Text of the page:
International Joint Commission (IJC). (n.d.). Canada-United States Air Quality Agreement. retrieved from https://ijc.org/en/mission/air-quality-agreement

Government of Canada (Canada). (2019). International environmental partnerships: North America. Retrieved from https://www.canada.ca/en/environment-climate-change/corporate/international-affairs/partnerships-countries-regions/north-america.html

Government of Canada (Canada). (2019). International environmental partnerships: Africa Retrieved from https://www.canada.ca/en/environment-climate-change/corporate/international-affairs/partnerships-countries-regions/africa.html

Government of Canada (Canada). (2022). Gothenburg Protocol to reduce transboundary air pollution. Retrieved from https://www.canada.ca/en/environment-climate-change/corporate/international-affairs/partnerships-organizations/gothenburg-protocol-air-pollution.html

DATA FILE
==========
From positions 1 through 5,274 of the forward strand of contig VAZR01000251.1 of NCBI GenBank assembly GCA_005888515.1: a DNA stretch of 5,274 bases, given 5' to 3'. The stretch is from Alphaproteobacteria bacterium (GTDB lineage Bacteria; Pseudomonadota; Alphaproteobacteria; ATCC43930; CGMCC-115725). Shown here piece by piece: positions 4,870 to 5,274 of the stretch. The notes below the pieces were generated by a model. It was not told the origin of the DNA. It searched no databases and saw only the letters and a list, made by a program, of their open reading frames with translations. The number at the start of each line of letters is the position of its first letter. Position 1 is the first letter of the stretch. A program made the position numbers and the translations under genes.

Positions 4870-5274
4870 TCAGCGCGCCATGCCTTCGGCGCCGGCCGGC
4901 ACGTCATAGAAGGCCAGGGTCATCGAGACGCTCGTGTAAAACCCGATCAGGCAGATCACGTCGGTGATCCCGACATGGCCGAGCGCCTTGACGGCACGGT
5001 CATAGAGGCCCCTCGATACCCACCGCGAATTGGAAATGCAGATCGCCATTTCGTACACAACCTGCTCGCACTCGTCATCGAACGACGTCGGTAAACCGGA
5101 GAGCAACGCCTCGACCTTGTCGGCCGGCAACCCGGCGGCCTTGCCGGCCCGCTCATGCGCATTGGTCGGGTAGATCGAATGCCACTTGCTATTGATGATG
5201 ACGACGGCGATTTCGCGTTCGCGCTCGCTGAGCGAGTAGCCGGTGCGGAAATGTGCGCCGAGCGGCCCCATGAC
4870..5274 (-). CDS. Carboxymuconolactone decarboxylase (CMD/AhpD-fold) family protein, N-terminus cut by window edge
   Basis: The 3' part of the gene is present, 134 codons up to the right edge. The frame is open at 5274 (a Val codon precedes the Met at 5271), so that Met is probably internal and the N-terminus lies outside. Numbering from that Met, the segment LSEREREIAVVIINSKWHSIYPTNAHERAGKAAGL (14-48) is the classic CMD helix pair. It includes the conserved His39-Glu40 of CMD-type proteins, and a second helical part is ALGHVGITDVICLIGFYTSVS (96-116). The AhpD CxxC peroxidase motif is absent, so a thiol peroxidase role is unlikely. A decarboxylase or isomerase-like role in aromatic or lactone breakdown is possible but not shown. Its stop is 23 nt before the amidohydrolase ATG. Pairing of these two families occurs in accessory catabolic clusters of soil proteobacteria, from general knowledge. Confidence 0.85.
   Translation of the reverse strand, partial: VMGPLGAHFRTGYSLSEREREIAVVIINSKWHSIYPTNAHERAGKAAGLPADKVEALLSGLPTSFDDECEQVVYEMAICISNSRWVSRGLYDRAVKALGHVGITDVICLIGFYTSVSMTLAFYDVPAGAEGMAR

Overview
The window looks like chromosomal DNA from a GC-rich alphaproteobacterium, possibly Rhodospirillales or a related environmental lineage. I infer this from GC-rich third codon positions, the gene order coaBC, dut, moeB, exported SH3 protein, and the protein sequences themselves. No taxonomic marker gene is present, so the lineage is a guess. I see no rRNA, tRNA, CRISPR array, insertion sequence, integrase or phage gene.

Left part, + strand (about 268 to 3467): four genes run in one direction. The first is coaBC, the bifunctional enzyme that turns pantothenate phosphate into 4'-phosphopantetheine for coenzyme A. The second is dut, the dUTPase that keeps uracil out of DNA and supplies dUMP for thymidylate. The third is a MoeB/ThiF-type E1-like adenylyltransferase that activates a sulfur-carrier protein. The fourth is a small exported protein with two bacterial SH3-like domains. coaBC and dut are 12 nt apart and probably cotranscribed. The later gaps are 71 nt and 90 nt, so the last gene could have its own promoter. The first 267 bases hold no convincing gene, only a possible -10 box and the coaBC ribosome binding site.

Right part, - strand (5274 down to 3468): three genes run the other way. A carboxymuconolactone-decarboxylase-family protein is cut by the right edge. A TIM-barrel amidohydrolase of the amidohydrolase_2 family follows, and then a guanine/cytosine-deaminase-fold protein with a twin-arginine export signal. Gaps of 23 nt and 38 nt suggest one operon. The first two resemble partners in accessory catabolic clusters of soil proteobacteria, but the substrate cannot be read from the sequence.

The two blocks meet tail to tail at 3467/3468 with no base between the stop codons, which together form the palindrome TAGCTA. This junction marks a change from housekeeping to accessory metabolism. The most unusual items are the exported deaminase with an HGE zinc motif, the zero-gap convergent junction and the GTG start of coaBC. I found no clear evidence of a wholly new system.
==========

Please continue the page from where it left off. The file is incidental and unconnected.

Government of Canada (Canada). (2022). Cooperation on Environment and Climate Change: Canada-EU Strategic Partnership Agreement. Retrieved from https://www.canada.ca/en/environment-climate-change/corporate/international-affairs/partnerships-countries-regions/europe/cooperation-environment-climate-change-canada-eu-strategic-partnership-agreement.htm

Ramsar. (n.d). Home page. Retrieved from https://www.ramsar.org/

Ramsar. (n.d). Canada page. Retrieved from https://www.ramsar.org/wetland/canada

United Nations Climate Change. (n.d.) The Paris Agreement. Retrieved from https://unfccc.int/process-and-meetings/the-paris-agreement/the-paris-agreement